11 May 2011

Some words about "bad" lenses (soft, backfocus, frontfocus) ...

I am constantly asked about this and this is frequently on forums. Is this true? Are lenses really bad?
Yes, you can have bad lens, but we will talk about "bad" lens. What do I mean?
There are bad copies of lenses, but if my information is good, we can talk in range from 3% to 7%.

Why people think they have a lens with backfocus or frontfocus?
Usually it goes in two steps:
1. Photographer notices that photo isn't sharp at focus point, but a little before (or after). This can be more obviously with open apertures (Especially very open like f1.8 ...).
2. Photographer makes a test with backfocus/frontfocus chart with camera on tripod.
And results can really show backfocusing/frontfocusing.

Why is this so often?
We can say that manufacturer will consider a camera and/or lens to be in their specifications if its + or - 5 units from perfect. We can assume they reached this number because anything within + or - 5 units will be within the depth of field of a wide aperture lens.

Let’s look at example:
I have a camera that is -3 units from perfect, and a lens that is +3 units from perfect. For both manufacturer said that are good. Both examples are in range, but aren't perfect. However, my combination will be perfect. My combination will focus very accurate.

Let’s look at second example:
I have a camera that is -3 units from perfect, and a lens that is -4 units from perfect. Again, manufacturer claims both are good. But my combination will focus -7 units from focus point (frontfocusing). If my lens is wide open, then my focus point won't be sharp!!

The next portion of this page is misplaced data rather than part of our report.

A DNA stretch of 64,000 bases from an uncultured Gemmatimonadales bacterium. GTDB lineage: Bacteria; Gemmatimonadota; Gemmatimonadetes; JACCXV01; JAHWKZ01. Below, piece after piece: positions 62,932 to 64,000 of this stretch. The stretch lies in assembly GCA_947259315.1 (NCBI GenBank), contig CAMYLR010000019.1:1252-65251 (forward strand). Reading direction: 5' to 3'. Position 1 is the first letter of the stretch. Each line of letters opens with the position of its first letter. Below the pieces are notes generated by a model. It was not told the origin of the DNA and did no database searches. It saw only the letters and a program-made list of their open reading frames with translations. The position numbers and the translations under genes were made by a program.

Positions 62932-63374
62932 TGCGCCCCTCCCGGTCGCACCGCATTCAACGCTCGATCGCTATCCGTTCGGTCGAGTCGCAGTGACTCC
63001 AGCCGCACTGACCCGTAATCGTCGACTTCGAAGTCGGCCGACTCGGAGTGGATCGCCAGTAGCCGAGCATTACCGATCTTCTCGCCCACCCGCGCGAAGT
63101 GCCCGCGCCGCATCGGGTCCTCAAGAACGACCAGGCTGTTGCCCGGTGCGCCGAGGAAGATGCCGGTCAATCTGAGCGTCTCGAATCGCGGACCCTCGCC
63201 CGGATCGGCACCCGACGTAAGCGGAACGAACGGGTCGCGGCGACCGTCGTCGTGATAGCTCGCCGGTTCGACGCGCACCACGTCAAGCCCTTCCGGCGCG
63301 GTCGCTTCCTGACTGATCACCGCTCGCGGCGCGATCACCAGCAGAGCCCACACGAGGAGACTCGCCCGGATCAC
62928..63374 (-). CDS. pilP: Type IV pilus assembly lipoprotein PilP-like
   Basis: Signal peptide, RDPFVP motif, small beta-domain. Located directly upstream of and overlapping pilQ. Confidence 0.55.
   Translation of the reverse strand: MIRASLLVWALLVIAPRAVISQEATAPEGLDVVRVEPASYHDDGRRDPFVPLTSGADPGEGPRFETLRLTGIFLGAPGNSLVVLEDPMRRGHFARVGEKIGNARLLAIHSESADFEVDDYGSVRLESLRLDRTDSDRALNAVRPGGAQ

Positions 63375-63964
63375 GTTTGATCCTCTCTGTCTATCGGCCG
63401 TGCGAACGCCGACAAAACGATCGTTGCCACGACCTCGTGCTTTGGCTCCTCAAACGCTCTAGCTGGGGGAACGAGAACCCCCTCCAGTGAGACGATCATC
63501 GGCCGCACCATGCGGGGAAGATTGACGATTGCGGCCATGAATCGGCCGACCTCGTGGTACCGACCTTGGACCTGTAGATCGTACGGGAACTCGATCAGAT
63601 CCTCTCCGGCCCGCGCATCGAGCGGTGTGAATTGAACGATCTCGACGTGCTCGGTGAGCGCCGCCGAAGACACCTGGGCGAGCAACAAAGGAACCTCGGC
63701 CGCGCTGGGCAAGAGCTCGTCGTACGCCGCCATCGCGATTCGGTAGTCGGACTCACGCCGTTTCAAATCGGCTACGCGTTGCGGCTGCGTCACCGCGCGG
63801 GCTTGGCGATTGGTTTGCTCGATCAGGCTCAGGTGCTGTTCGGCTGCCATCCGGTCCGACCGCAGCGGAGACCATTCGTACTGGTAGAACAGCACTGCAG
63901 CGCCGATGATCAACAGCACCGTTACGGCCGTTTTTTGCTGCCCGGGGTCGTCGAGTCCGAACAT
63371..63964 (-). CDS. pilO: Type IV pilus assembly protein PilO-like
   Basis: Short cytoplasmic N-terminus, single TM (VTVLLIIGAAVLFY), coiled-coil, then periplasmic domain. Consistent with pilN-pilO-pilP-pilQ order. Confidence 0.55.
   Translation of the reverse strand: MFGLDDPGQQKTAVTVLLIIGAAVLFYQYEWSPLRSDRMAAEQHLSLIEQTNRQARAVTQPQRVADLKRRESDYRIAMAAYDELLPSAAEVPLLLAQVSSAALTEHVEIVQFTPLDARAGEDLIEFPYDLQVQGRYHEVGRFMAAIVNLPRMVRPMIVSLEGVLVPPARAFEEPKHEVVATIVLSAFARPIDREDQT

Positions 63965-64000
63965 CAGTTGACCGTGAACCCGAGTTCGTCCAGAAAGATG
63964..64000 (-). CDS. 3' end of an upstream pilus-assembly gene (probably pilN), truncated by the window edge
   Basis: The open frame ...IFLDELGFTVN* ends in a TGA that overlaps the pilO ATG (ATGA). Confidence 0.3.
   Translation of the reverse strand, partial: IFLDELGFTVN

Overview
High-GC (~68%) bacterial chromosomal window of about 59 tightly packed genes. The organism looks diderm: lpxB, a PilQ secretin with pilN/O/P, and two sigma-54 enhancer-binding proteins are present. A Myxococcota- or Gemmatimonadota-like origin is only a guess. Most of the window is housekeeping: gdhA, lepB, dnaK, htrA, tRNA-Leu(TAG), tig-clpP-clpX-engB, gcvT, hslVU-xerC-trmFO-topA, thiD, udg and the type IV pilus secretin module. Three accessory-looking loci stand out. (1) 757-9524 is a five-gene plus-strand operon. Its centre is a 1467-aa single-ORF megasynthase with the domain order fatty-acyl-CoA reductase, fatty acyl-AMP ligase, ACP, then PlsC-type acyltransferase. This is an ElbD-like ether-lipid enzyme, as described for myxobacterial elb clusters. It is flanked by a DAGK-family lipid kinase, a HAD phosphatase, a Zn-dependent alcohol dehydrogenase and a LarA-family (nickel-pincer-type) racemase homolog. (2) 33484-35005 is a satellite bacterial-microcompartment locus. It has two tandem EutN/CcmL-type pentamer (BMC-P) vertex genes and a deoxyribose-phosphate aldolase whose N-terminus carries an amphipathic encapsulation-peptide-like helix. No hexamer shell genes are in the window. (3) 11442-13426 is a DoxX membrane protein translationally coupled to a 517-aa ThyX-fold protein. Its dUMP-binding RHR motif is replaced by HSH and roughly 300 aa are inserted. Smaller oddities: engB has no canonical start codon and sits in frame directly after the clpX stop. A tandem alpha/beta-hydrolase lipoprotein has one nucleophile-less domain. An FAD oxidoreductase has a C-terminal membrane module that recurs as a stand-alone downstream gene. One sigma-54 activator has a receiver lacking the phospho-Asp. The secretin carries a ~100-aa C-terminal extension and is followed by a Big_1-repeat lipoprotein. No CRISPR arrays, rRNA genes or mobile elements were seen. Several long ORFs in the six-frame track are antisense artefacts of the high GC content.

This is the reason why service guys need a combination of lens and body if they want to help you. But be careful - do you know specifications of your other lenses in a bag. Take them all (with body) to calibration!!
Prepare money ...

And because you are so patient reader, you deserve a trick. Many newer cameras have a lens micro calibration feature. Many people don't take advantage of this feature. But after micro calibration, camera will remember lens and will automatically compensate the difference.

Conclusion:
After you get a lens, check it. You don't need a special test, just lay your gear on table, put a pencil on it and focus on a pencil (remember where you focus). Check on your computer at 100%. If you see some issue, download a test chart and make another test with tripod.
If lens has backfocus or frontfocus, read a camera manual and try micro adjustment. If you don't know how, ask your guru or go to service.

And don't waste a lot of time if something isn't perfect. If your photos are good, nobody won't notice a small issue. Call your girlfriend and go to nature (you can take photo gear with you :-)) and have a great time :-)

2 comments:

Neitz said...

hmmm, zanimivo. Nisem vedel da to tudi obstaja

Iztok Grilc said...

Pa ne boš verjel koliko ljudi se pritožuje nad tem ...